Tired legs? Keys to caring for them
Published: 16 July, 2019 - Updated: 25 August, 2020 | 3'
Why do your legs feel tired and heavy
What is poor circulation in the legs?
Tired legs are characterized by a slower return of blood to the heart, this being one of the most common disorders of the vascular system that affects approximately 50% of adults. In Spain, it is more common in women (64%) than in men (36%); the overall average age is 52.3 years.
The usual risk factors, present in 82% of cases, include a sedentary lifestyle, family history and overweight. In addition, women are influenced by pregnancy and men the most relevant factor is obesity.
Avoid standing or sitting for long periods of time
Problems of heaviness and tiredness in the legs may appear in jobs that require many hours of standing, producing swelling or circulation problems. To avoid this, it is advisable to alternate the weight of the body from one leg to the other.
Likewise, this discomfort may appear when sitting for many hours, as can happen in office work. Therefore, it is recommended that you get up from time to time to stretch your legs and promote circulation.
Tired legs in pregnancy
Pregnancy can also trigger leg swelling and a feeling of heaviness that is often caused by hormones, fluid retention, or increased pressure in the veins. This can also cause cramps or varicose veins.
Routine to relieve discomfort
The first measures to keep your legs from feeling tired, heavy or swollen are to follow a diet rich in fruits, vegetables and fiber, to hydrate yourself continuously, and to control your weight and blood pressure.
It is also important to exercise for at least 30 minutes a day and to be careful about the shoes you wear and tight clothing, especially from the waist down.
Exercises for heavy legs
To help your legs, you can perform these simple exercises during your workday or when you get home:
- Place your legs slightly apart and move your body weight from one side to the other, this will help you relax the muscles and improve the return circulation.
- With your legs extended, spread them apart and bring them back together again, repeating ten times.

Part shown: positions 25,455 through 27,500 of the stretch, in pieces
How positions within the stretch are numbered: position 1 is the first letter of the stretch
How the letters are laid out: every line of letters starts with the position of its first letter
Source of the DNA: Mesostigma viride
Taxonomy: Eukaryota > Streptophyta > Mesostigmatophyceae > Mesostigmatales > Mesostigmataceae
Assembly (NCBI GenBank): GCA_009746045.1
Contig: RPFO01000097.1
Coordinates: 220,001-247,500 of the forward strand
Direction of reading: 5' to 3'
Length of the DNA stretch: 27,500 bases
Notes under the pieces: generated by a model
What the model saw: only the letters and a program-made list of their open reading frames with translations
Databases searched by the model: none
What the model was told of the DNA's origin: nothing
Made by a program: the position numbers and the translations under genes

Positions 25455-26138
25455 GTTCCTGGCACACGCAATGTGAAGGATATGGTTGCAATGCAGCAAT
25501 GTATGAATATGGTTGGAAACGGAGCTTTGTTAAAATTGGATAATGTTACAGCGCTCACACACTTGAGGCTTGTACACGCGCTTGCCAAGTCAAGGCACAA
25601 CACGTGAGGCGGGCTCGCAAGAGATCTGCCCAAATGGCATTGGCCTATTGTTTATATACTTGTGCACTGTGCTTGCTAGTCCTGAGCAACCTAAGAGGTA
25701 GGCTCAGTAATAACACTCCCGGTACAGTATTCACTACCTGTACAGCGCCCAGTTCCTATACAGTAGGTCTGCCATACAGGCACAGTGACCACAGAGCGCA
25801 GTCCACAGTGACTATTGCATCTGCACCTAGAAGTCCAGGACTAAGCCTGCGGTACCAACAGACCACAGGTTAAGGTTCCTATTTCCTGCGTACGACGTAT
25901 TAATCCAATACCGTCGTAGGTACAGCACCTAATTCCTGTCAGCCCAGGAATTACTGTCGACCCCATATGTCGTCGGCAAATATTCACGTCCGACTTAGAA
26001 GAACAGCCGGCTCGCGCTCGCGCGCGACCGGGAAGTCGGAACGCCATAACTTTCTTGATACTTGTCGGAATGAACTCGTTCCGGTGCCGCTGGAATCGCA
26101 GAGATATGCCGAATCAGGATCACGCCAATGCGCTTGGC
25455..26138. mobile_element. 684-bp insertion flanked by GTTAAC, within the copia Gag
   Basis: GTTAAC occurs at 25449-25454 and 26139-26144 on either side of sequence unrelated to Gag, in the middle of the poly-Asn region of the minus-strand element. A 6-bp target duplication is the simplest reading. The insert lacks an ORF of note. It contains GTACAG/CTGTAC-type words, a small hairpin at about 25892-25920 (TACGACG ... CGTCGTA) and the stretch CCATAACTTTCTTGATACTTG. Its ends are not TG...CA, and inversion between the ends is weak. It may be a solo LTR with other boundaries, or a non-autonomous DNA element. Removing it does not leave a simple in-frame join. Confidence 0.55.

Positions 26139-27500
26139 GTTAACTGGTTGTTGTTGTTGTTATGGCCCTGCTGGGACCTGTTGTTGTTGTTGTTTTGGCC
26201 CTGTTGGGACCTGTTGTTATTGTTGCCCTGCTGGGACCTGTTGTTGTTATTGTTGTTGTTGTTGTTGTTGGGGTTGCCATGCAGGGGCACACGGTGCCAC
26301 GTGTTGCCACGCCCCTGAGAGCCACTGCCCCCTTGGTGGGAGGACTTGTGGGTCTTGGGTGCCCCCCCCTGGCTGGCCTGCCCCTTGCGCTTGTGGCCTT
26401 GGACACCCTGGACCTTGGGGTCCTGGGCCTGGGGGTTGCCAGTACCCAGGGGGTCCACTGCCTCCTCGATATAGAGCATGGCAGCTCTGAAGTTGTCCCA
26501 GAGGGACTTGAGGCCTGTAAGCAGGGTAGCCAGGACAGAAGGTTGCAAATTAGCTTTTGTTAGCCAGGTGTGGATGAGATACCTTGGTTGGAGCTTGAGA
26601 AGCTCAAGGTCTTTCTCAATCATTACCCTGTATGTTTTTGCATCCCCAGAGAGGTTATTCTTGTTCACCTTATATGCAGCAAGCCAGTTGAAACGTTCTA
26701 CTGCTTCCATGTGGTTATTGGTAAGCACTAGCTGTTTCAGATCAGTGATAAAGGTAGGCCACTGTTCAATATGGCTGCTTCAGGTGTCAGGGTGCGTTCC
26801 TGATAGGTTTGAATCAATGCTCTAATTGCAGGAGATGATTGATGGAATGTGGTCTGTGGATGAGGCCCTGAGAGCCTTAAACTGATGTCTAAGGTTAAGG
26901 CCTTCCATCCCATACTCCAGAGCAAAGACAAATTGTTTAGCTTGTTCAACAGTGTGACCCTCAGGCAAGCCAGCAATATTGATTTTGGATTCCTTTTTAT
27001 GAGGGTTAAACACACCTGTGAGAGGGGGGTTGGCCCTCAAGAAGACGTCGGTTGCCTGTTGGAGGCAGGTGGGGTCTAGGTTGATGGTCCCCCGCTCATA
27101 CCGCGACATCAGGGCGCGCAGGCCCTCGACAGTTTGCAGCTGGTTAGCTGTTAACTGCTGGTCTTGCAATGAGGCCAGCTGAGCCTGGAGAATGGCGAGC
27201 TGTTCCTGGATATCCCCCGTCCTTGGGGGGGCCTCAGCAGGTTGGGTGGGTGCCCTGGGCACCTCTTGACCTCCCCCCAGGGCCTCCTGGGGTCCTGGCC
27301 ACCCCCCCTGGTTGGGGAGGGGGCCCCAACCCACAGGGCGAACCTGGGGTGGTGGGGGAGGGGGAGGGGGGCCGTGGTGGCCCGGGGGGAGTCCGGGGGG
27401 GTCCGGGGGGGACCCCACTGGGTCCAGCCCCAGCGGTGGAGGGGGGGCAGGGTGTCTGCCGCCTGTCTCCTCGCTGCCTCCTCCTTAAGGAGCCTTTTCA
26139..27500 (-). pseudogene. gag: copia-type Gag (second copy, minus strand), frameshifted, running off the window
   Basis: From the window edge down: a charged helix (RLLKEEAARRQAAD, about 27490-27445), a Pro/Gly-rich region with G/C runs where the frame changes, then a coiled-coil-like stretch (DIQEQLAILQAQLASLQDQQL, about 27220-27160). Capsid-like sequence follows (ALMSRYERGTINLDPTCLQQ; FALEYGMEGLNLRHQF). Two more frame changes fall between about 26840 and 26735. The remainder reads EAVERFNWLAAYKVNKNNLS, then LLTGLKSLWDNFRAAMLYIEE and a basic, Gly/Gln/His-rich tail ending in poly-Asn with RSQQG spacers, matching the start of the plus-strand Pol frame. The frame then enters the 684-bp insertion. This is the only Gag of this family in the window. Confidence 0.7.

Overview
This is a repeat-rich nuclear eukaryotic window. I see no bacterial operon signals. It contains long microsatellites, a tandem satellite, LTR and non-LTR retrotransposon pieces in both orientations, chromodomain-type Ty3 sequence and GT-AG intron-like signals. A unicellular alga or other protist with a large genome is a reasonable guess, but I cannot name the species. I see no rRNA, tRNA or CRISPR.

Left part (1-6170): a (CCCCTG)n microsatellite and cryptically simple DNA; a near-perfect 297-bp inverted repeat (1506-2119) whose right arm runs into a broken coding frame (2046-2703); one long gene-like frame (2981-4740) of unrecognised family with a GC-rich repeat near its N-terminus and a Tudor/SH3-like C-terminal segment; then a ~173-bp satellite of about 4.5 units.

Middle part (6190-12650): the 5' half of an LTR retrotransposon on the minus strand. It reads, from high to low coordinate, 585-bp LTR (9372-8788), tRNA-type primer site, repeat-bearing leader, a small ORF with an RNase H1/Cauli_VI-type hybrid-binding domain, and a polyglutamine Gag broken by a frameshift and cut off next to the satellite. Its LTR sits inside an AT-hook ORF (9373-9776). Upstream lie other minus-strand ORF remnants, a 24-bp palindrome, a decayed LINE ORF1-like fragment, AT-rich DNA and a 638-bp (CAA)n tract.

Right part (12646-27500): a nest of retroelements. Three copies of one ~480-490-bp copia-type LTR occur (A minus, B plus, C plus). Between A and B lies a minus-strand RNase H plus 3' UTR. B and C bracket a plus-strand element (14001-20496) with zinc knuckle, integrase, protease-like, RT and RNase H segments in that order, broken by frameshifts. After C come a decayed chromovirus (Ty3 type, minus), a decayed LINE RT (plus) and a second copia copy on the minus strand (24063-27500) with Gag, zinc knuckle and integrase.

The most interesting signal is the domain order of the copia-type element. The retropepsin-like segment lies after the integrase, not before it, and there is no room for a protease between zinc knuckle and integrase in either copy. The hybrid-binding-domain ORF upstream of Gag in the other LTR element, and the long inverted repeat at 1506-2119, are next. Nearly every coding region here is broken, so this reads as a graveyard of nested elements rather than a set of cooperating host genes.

- Sitting comfortably in a chair or on the floor, extend one leg and turn with your foot, first to the right and then to the left, in the shape of a half circle. Repeat the exercise with the other foot, at least 10 times each.
- Sitting in a chair, with your heels on the floor, lift your toes and hold them for a few seconds. Then lower them and lift your heels alternately. Complete 20 repetitions with each one.
- Lying on your back, with your legs stretched out, raise the legs alternately by bending slightly, trying to grasp the back of the knees with both hands.
- Walk on your toes for a few minutes since this movement activates the circulation in your calves.
Hydration and oil massage for tired legs
Maintaining good hydration is important to relieve the feeling of heaviness in the legs, both from the inside and the outside. Cold water in the shower or bath can also help reduce discomfort.
A massage is usually the best option to relieve leg fatigue and promote blood circulation, done with circular movements, and it will also help you to relax.
Vegetable oils, such as arnica oil, can be used for this purpose. Oil your hands and, from the ankle with both hands, massage upwards and firmly to the knee at least 10 times. Then do it from the knee to the thigh another 10 times. Repeat on the other leg.
Arnica Oil for Tired Legs
Arnica oil is often used for discomfort, not only in tired and aching legs, but also in any part of the body by helping to avoid bruising from a knock.
It activates the skin microcirculation, contributing to the toning and softness of the skin. This is why its use to massage and moisturize tired legs is so beneficial.
- Álvarez-Fernández, L. J. et al. Encuesta epidemiológica sobre la insuficiencia venosa crónica en España: estudio DETECT-IVC 2006. Angiologia, 2008.
- Pittler, M. H. et al. Horse chestnut seed extract for chronic venous insufficiency. Cochrane Database Syst Rev. 2012.
- Rabe, E. et al. Efficacy and tolerability of a red-vine-leaf extract in patients suffering from chronic venous insufficiency–results of a double-blind placebo-controlled study. Eur J Vasc Endovasc Surg. 2011.
- Rodriguez-Mateos, A. et al. Circulating anthocyanin metabolites mediate vascular benefits of blueberries: insights from randomized controlled trials, metabolomics, and nutrigenomics. J Gerontol A Biol Sci Med Sci. 2019.